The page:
The blues has undergone so many transformations in the past century that identifying the start of the form has become as difficult as categorizing the music itself. Alan Lomax's "The Land Where the Blues Began" (The New Press) offers a rare and ambitious look into the cultural and musical heritage that gave rise to the blues long before it was discovered by white British electric guitar players in the 1960s. Originally published in 1992 and recently reissued, Lomax's book demystifies the origins of the blues by tracing its genesis through the steamboat docks, prison farms, railroad teams and levee camps of the black South in the early 1900s.
Through the book we get a feel for how quickly the South was changing by mid-century, and we gain greater appreciation for the historical recordings that the Lomaxes made for the Library of Congress. Lomax tells of setting out to record some old Delta spirituals that he had heard years before only to find that in many places they had long been replaced by standardized hymns from the European tradition. It took some effort to locate congregation elders who remembered how to sing in the original style. That many of these pieces were recorded at all is testament to the perseverance and commitment of Lomax and his team.
Lomax died in 2002, and it is easy to lapse into superlatives about his career as the pre-eminent ethnomusicologist of the 20th century. But the true centerpiece of this book is not Lomax; it is the painful accounting of the birth of the blues. "The Land Where the Blues Began" contains detailed first-hand accounts of life in the Delta, related by the black men who built the levees at the end of a whip for little or no pay. Their matter-of-fact tales of shootings and prison rape convey the everyday suffering they endured. Unable to express themselves for fear of persecution, they conveyed their pain through music.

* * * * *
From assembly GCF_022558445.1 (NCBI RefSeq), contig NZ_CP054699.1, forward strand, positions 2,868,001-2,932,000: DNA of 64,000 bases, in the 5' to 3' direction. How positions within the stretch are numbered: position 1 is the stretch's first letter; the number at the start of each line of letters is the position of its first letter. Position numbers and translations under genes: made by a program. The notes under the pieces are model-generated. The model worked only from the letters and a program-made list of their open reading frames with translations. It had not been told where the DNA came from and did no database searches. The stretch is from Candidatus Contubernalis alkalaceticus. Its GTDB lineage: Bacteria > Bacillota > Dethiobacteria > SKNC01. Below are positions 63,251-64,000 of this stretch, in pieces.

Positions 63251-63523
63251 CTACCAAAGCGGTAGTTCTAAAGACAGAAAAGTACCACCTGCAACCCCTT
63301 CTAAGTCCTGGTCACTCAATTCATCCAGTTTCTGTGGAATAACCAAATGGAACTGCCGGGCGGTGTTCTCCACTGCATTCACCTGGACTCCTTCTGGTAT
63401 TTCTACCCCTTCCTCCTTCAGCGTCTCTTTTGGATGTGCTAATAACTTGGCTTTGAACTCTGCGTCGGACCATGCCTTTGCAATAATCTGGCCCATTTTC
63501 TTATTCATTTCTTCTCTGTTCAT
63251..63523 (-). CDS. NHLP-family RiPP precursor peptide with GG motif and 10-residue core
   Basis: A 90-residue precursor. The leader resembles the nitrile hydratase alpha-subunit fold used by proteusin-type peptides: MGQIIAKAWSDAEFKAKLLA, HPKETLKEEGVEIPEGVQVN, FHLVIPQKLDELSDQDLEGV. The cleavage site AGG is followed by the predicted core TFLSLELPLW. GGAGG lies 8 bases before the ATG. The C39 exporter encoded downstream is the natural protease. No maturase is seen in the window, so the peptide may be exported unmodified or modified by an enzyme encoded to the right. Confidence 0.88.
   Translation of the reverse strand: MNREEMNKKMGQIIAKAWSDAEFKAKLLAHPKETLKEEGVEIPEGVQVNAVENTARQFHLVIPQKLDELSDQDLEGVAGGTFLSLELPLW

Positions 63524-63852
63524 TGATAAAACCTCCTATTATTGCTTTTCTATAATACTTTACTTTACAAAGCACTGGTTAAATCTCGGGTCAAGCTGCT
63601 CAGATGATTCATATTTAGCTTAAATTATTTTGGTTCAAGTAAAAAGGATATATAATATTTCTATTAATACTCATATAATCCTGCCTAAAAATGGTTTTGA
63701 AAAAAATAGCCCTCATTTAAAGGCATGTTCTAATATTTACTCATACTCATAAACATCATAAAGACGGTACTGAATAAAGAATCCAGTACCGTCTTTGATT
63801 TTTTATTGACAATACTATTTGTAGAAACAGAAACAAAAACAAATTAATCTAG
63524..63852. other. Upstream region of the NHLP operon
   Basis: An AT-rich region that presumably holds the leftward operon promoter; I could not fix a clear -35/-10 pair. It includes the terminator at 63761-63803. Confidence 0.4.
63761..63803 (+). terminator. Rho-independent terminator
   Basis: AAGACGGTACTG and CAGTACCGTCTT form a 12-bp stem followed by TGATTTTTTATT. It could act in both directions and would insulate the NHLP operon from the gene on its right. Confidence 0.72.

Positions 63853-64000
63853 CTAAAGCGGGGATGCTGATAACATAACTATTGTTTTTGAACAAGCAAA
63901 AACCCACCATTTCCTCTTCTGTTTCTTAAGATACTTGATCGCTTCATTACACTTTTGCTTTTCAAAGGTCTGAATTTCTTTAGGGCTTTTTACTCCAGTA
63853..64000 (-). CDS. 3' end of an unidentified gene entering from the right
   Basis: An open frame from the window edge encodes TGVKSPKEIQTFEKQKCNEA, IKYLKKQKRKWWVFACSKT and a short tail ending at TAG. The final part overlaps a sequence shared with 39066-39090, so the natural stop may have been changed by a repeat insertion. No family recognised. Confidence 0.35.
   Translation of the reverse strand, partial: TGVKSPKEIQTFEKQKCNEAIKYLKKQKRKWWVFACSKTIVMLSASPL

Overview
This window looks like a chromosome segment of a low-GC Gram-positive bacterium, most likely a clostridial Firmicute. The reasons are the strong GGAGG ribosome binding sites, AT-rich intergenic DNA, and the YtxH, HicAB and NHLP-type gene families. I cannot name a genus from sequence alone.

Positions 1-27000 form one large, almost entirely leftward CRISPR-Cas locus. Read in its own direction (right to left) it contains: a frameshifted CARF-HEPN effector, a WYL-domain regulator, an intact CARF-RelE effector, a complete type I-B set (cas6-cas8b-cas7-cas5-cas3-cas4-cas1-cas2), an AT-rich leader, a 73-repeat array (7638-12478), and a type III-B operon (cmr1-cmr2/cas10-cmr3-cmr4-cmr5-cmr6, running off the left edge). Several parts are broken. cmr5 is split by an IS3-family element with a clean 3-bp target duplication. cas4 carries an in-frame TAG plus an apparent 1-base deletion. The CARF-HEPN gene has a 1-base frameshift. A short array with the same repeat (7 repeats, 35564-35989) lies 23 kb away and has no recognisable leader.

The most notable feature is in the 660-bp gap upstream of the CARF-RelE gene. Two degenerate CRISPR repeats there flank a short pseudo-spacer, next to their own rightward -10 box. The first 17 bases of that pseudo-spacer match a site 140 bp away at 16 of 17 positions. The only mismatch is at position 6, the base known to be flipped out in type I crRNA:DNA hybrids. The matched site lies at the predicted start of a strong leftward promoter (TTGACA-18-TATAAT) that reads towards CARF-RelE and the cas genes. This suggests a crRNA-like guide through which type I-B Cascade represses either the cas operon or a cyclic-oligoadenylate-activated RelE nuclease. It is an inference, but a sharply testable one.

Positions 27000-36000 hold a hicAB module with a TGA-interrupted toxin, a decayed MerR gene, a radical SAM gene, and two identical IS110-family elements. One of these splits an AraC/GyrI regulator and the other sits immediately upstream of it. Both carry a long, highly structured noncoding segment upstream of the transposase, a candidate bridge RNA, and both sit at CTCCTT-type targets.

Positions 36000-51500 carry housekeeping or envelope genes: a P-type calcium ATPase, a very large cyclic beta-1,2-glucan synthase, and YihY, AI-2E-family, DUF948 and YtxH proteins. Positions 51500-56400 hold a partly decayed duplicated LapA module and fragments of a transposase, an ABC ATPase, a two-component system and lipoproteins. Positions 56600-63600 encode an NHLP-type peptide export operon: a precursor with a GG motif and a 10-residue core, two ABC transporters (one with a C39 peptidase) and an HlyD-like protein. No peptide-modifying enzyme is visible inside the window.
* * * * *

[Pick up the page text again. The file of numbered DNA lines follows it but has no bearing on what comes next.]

The problem with books on music history is that they're a lot like watching a movie with the sound turned off. With no audio to support its numerous lyrical transcriptions, "The Land Where the Blues Began" can sometimes be as flat as it is well-researched. To remedy this, Rounder Records issued a same-title companion CD with the recent repressing. The disc, a collection of 28 tracks recorded by Lomax and his companions between 1933 and 1959, contains a healthy portion of songs cited in the book. The liner notes for each track reprint the passage from the book that pertains to it, the song lyrics and background on the recording itself.
The vintage Delta spiritual "Rock, Daniel" is included, along with the newer version of the gospel tradition. Especially interesting is "Mississippi Sounding Calls," which were depth measurements shouted by steamboat laborers to their boat captains. Nicely packaged and digitally remastered from the original field recordings, the CD -- sold separately from the book -- helps to fully realize some of the haunting rhythms of America's not-so-distant post-slavery past.